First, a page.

• Experience - A considerable amount of work-related skill, knowledge, or experience is needed for these occupations. For example, an accountant must complete four years of college and work for several years in accounting to be considered qualified.

Knowledge

  • Mechanical - Knowledge of machines and tools, including their designs, uses, repair, and maintenance.
  • Education and Training - Knowledge of principles and methods for curriculum and training design, teaching and instruction for individuals and groups, and the measurement of training effects.
  • Personnel and Human Resources - Knowledge of principles and procedures for personnel recruitment, selection, training, compensation and benefits, labor relations and negotiation, and personnel information systems.
  • Sales and Marketing - Knowledge of principles and methods for showing, promoting, and selling products or services. This includes marketing strategy and tactics, product demonstration, sales techniques, and sales control systems.
  • Law and Government - Knowledge of laws, legal codes, court procedures, precedents, government regulations, executive orders, agency rules, and the democratic political process.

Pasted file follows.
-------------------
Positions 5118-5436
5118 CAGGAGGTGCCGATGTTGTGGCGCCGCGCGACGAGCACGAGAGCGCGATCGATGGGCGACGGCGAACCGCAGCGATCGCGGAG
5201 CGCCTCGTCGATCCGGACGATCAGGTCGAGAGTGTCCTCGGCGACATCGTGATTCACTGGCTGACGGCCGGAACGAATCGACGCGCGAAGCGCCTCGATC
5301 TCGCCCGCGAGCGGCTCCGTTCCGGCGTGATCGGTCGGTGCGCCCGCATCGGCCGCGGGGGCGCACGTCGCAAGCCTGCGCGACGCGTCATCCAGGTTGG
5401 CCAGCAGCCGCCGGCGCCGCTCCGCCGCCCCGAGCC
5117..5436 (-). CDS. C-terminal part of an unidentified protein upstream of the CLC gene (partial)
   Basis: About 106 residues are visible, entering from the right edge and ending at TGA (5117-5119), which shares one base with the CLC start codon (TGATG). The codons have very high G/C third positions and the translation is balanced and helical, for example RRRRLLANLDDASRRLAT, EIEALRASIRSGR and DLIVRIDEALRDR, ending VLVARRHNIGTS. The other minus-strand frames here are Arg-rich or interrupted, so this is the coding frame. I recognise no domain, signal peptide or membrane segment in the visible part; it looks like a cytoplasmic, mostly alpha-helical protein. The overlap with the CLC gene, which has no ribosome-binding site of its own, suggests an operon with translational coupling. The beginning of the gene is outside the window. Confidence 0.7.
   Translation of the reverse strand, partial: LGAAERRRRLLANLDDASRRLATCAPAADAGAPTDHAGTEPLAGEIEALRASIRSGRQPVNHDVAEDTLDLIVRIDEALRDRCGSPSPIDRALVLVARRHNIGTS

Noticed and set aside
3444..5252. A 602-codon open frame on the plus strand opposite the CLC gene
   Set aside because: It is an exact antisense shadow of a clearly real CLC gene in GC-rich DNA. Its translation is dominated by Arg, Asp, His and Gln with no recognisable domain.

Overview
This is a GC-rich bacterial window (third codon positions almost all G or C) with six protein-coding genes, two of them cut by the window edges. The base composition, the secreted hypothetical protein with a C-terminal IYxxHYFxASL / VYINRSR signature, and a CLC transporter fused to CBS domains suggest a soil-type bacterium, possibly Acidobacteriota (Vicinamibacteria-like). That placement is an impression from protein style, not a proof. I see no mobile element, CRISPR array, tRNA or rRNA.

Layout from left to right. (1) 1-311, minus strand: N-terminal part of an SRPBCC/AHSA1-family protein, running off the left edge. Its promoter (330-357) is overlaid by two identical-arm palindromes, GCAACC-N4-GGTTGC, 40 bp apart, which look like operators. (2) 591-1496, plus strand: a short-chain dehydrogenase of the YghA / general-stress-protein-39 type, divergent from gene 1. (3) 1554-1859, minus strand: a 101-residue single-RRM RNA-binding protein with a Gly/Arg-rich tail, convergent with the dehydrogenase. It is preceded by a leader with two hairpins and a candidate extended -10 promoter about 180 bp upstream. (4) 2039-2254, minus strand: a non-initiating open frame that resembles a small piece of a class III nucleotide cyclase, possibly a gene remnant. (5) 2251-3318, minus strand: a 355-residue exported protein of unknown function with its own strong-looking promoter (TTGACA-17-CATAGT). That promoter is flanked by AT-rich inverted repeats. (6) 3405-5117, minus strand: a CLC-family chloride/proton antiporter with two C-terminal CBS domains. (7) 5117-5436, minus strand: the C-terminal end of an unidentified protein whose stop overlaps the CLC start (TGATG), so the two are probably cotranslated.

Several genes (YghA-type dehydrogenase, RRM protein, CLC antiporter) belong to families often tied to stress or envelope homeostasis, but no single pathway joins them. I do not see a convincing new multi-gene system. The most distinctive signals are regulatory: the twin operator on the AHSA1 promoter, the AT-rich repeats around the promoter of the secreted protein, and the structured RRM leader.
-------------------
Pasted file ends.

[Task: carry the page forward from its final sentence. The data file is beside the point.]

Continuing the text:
• Clerical - Knowledge of administrative and clerical procedures and systems such as word processing, managing files and records, stenography and transcription, designing forms, and other office procedures and terminology.
  • Production and Processing - Knowledge of raw materials, production processes, quality control, costs, and other techniques for maximizing the effective manufacture and distribution of goods.
  • Design - Knowledge of design techniques, tools, and principles involved in production of precision technical plans, blueprints, drawings, and models.
  • Economics and Accounting - Knowledge of economic and accounting principles and practices, the financial markets, banking and the analysis and reporting of financial data.
  • English Language - Knowledge of the structure and content of the English language including the meaning and spelling of words, rules of composition, and grammar.
  • Customer and Personal Service - Knowledge of principles and processes for providing customer and personal services. This includes customer needs assessment, meeting quality standards for services, and evaluation of customer satisfaction.
  • Administration and Management - Knowledge of business and management principles involved in strategic planning, resource allocation, human resources modeling, leadership technique, production methods, and coordination of people and resources.